What are the options for a commercial landlord attempting to recover rent arrears?
As lockdown continues throughout November 2020, commercial tenants are under immense pressure to fulfil their obligations especially where they have had to close their business or operate on a limited basis. Due to the various restrictions, there are fewer options than usual available to recover any outstanding arrears that may be accruing. Here is a summary of the remedies a landlord can consider at this time.
If a tenant has accrued rent arrears a landlord does have the option to forfeit the lease. Due to the new measures pursuant to the Coronavirus Act 2020 (CA 2020) s82, a landlord cannot currently forfeit a commercial lease and will not be able to do so before the 31 December 2020 (under the ground of non-payment of rent and other sums falling due under the lease).
A landlord can still forfeit for another breach other than non-payment of rent before this time.
If proceedings are already underway (commenced on or before 26 March 2020), the possession date cannot be before 31 December 2020.
A landlord cannot waive the right to forfeit for unpaid rent during this time unless an express waiver is given in writing.
CRAR – Commercial Rent Arrears Recovery
CRAR allows landlords of commercial premises to seize a tenant’s goods from the premises in order to recover unpaid rent.
CRAR can be exercised against pure rent. This is the amount payable under the lease for possession and use of the premises plus VAT and interest. This does not include arrears of service charge or an amount due for repairs, maintenance and insurance.
Whilst exercising CRAR would normally waive the right to forfeit, there is now a protection against this but care should be taken however that a right to forfeit is not waived by exercising CRAR after the protection ends (currently on 31 December 2020).
It has been agreed that Enforcement Agents do not take control of goods in England while national restrictions are in place (5 November to 2 December 2020) BUT the restrictions do not appear to apply to entering commercial premises and as such do not impact on CRAR.
Issuing proceedings to recover debt
If you have an outstanding debt you are still able to issue a claim for this unpaid rent through both the County courts and the High court.
Do check to see if the pre-action protocol for debt claims applies to your claim and adhere to it if it does. It will apply where any business (including a sole trader and public body) is claiming payment of a debt from an individual including a sole trader.
The debt recovery process through the courts is generally slower than usual now courts are under pressure due to the current back log resulting from COVID-19 but you are still able to use this process.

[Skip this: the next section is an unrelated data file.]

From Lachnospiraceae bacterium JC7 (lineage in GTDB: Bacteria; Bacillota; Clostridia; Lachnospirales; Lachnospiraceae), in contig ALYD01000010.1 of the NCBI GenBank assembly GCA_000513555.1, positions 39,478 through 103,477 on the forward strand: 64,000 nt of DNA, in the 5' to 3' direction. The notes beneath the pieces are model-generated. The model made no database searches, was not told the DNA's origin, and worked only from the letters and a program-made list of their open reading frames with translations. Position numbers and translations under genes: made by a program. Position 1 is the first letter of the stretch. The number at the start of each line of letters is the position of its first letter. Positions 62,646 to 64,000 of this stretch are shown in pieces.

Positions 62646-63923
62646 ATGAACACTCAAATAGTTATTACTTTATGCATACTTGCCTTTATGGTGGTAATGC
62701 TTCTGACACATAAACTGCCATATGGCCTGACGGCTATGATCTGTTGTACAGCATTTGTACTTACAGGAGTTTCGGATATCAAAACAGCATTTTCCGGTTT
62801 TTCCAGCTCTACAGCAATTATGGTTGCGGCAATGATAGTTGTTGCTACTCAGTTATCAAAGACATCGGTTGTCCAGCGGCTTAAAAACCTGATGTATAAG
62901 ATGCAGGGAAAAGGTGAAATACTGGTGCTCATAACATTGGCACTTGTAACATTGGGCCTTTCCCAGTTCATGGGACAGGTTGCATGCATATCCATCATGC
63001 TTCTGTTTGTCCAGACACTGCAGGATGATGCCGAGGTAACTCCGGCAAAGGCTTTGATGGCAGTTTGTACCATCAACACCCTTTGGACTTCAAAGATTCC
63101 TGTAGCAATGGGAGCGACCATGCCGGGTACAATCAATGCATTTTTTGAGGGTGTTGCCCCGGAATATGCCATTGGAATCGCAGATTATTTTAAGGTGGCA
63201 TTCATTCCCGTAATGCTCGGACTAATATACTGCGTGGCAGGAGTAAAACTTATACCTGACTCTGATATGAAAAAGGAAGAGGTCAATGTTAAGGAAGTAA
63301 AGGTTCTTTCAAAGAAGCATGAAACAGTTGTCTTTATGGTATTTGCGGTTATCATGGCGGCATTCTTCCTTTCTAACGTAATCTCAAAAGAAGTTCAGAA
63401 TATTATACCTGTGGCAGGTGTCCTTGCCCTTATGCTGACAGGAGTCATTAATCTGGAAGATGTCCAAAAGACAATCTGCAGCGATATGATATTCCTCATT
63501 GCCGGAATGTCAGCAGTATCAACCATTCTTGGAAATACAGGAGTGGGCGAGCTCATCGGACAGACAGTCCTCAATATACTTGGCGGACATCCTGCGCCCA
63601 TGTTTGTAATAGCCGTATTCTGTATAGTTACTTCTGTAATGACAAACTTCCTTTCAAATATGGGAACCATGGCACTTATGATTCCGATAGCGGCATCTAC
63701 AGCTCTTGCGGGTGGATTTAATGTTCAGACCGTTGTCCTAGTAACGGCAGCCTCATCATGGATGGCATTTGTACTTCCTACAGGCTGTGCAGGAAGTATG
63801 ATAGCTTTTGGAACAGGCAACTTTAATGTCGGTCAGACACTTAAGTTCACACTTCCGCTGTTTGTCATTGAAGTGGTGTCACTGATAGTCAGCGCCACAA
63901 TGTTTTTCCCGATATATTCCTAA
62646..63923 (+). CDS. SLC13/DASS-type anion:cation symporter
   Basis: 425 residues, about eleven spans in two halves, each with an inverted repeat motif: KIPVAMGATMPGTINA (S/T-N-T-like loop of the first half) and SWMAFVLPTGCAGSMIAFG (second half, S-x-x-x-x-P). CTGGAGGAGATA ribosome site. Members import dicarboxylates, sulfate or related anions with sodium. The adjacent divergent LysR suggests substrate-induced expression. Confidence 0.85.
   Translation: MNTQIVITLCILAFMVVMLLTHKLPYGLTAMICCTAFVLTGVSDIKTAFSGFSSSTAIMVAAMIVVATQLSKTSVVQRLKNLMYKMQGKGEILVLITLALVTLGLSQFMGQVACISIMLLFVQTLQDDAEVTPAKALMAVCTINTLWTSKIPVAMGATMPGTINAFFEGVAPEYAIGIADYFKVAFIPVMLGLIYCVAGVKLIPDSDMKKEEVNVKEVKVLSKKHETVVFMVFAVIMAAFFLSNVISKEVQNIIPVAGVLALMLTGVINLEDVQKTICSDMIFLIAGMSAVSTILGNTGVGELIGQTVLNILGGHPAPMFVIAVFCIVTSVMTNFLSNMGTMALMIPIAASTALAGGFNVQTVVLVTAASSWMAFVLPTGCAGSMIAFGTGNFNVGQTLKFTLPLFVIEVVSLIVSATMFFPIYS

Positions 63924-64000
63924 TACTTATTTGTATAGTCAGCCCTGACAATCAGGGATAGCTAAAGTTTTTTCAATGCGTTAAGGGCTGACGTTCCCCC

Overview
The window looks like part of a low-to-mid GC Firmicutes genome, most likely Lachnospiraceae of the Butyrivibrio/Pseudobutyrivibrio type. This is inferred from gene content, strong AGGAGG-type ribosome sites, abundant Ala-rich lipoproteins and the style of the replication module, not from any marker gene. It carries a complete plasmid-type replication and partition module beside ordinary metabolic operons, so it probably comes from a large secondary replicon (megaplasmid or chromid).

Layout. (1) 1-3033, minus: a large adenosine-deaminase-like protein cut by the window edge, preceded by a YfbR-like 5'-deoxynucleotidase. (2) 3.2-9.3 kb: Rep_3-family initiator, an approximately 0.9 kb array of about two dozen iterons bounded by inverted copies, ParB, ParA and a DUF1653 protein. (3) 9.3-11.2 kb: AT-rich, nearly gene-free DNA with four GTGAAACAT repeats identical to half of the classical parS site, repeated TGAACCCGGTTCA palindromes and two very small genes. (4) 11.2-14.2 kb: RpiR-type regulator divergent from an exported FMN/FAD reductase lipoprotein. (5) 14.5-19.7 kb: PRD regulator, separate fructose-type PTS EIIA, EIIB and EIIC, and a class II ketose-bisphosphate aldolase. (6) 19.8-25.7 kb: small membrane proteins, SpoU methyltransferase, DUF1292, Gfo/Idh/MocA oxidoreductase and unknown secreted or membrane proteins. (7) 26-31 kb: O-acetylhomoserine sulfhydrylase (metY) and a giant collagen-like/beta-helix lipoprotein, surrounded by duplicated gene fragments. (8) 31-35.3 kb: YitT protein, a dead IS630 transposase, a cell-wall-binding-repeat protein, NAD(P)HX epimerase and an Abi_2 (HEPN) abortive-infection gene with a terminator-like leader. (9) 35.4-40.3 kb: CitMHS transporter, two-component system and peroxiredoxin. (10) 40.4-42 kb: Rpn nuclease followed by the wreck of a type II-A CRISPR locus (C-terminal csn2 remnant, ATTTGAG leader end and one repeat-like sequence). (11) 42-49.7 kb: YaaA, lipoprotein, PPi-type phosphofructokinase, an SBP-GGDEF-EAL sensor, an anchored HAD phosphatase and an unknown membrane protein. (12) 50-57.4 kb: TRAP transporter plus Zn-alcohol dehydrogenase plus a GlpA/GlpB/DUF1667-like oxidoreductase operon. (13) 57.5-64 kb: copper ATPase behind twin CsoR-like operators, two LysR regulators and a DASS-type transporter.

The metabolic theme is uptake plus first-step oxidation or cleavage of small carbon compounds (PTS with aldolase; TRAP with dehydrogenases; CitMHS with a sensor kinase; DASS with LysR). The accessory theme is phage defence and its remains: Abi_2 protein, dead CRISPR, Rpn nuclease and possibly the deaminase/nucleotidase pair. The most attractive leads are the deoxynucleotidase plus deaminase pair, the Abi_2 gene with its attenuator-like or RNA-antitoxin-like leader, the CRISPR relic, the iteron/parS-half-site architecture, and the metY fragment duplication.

Once you have served your claim the tenant has 14 days to file an acknowledgement of service or 28 to file a full defence.
If the tenant is not entitled to exercise a right of set-off, deduction or counterclaim in respect of rent payments pursuant to the lease, it may be possible to apply for ‘summary judgment’. With this process you are asking the court to determine the claim as the defendant has no real prospect of defending it (and there is no other compelling reason why the claim should proceed to trial).
The threat of such an application may be very useful to a landlord and can be a quicker and more cost effective way of getting the case finalised compared to going through a full trial. Do note that even if you are successful you will then have to enforce any judgment you get.
Statutory demand / winding-up petitions
A landlord can technically still serve statutory demands but they have no effective worth as they are prohibited from forming the basis of any winding-up petition. This is pursuant to the on-going restrictions in the Corporate Insolvency and Governance Act 2020 (CIGA), currently effective up to 31 December 2020 although this time-frame may well be extended again.
Even if and when the prohibition is lifted, any existing statutory demands from before 1 March 2020 (when CIGA took effect) should be re-issued given the passage of time.
Winding-up petitions may still be presented without first issuing a statutory demand. However, they will only succeed where the landlord creditor can show reasonable grounds that either coronavirus has not had a financial effect on its tenant or the tenant would have been unable to pay the rents irrespective of coronavirus. These are high thresholds for the landlord to meet as courts are interpreting those conditions sympathetically in favour of tenant debtors.
This does not prevent landlords from having other recourse; they can still draw on rent deposits and claim under guarantees (see below). They can also still make a court application for the tenant to be placed into administration.
A superior landlord has a right to recover rent from a sub-tenant if it has a right to exercise CRAR against an immediate tenant and there is a sub-lease in place.